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Kellyanne Conway just can't seem to stay out of trouble

Last year, the Office of Government Ethics found that Kellyanne Conway ran afoul of ethics rules. This year, it's happened again.
Kellyanne Conway, a senior advisor to President-Elect Donald Trump, takes questions from the media at Trump Tower on Nov. 21, 2016 in New York, N.Y. (Photo by Kevin Hagen/Getty)
Kellyanne Conway, a senior advisor to President-Elect Donald Trump, takes questions from the media at Trump Tower on Nov. 21, 2016 in New York, N.Y.

Less than a month after Donald Trump's inauguration, Kellyanne Conway appeared on national television and encouraged the public to buy Ivanka Trump's merchandise. At the time, the White House was pushing back against retailers who'd dropped the president's daughter's product line following poor sales.

The Office of Government Ethics wasn't pleased, warning the White House there was "strong reason" to believe the presidential aide misused her office and violated ethics rules.

Several months later, in November, Conway returned to the airwaves and tried to use her position to support Roy Moore's Republican Senate candidacy. We now know this was problematic, too.

Kellyanne Conway, a top adviser to President Donald Trump, violated the federal law prohibiting some political activity by high-level officials, in two television interviews she gave, and has been recommended for disciplinary action, the U.S. Office of Special Counsel said Tuesday.A report by that office on Conway's alleged Hatch Act violations said that in both cases, "Conway appeared in her official capacity" and in one case "advocated against one Senate candidate and gave an implied endorsement of another candidate."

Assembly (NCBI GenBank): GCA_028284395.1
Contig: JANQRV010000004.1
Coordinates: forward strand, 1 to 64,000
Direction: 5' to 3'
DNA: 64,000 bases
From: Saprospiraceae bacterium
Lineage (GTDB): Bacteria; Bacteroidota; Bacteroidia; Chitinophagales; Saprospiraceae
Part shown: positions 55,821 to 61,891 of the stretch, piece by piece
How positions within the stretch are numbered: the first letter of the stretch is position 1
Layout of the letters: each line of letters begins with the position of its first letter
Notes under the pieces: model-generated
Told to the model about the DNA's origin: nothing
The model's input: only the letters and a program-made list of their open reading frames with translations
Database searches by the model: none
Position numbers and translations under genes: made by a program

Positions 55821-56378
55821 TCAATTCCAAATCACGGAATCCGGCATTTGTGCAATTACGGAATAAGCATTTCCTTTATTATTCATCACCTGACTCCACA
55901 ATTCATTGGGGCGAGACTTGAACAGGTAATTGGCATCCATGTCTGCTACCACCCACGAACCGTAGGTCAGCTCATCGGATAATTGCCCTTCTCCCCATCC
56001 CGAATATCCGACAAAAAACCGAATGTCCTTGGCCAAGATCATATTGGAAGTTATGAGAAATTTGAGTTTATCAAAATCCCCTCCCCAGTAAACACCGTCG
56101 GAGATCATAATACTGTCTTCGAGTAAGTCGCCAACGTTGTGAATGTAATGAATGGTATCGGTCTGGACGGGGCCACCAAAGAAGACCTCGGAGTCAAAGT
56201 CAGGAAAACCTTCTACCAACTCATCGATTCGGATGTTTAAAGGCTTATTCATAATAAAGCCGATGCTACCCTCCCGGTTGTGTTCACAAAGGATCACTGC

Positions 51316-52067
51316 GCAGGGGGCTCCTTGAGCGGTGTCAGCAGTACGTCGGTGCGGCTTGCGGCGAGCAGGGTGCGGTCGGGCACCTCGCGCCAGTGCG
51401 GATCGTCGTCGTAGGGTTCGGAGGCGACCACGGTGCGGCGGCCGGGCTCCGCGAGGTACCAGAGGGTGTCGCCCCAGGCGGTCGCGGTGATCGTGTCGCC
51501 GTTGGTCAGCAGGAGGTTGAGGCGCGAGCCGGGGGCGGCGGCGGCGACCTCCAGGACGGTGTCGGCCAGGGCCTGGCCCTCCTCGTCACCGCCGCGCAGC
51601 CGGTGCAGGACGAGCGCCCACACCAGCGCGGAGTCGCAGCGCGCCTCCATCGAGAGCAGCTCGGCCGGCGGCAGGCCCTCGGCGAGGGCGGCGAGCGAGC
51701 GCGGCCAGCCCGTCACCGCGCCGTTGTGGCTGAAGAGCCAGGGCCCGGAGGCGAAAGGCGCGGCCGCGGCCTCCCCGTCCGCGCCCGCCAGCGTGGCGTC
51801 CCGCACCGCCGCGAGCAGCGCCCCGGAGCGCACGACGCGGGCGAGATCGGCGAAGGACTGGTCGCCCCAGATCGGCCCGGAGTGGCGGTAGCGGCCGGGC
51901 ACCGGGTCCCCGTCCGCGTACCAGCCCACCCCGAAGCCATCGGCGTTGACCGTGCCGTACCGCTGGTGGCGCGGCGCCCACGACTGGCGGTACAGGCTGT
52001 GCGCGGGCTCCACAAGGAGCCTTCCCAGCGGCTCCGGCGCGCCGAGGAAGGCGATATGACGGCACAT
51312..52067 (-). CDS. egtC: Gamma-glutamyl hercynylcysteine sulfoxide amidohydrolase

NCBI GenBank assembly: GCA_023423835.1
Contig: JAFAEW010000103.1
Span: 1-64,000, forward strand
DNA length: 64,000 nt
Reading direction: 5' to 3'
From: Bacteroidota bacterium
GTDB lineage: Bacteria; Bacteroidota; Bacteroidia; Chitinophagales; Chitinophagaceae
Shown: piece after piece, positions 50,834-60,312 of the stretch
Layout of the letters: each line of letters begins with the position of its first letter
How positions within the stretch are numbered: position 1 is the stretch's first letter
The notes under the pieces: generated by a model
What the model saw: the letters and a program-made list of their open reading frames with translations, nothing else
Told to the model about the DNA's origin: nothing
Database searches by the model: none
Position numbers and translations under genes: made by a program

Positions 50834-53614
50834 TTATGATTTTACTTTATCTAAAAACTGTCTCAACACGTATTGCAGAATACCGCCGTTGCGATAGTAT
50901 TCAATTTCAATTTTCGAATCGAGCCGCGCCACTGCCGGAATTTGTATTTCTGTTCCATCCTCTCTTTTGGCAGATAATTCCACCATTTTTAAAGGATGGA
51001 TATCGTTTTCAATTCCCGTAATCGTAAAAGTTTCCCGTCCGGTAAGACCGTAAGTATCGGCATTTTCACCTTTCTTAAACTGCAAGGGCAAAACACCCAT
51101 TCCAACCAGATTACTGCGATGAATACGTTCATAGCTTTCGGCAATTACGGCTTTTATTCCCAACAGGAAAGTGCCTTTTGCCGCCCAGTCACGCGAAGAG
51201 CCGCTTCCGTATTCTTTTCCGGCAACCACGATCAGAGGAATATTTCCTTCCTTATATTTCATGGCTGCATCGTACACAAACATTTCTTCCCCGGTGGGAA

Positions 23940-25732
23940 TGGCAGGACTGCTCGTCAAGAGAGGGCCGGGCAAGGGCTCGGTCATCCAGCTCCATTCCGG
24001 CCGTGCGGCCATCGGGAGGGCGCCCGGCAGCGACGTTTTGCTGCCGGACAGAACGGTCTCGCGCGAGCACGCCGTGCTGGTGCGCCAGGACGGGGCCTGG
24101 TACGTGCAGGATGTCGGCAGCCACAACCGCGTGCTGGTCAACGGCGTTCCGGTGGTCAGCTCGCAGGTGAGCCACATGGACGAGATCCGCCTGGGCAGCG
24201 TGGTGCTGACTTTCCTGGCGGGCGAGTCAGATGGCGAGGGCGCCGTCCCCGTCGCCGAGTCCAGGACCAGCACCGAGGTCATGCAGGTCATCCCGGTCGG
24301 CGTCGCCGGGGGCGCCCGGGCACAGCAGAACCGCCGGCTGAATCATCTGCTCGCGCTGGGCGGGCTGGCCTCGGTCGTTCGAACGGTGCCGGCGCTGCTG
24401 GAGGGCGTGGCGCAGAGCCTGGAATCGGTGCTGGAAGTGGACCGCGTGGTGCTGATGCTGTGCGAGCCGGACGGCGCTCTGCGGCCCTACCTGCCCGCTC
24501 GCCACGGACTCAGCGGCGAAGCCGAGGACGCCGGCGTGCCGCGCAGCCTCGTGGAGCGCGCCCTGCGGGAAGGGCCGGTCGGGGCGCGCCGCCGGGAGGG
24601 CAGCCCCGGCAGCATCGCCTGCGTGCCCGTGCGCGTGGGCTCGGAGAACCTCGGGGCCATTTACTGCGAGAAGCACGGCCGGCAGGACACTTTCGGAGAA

The report explained that the White House official engaged in "prohibited political activity," and just to twist the knife, the report added that Conway ignored the rules after receiving "significant training on Hatch Act prohibitions."

The matter has been referred to the president "for appropriate disciplinary action," which will probably mean nothing will happen to her. That said, Rep. Elijah Cummings (D-Md.), the ranking member on the House Oversight Committee, called for "swift and serious disciplinary action against Ms. Conway," adding, "Anything else sets a terrible example."

Look, I know that the number of scandals surrounding Trump World is itself stunning, and that the Russia scandal alone -- to my mind, one of the most dramatic controversies in American history -- may yet bring Trump's presidency to a premature end. By comparison, Conway's transgressions no doubt seem trivial.

But when nearly every day brings news of another White House official with another legal and/or ethical mess, I think it's a mistake to treat routine wrongdoing as background noise.

Postscript: Just so everyone's clear, today's report came by way of the Office of Special Counsel, which is not the same as the Special Counsel's office. This is confusing, of course, but the latter is Robert Mueller and his team, while the former is a Justice Department office that investigates Hatch Act violations and responds to complaints from whistleblowers.

Or put another way, Mueller and his investigators had nothing to do with today's report.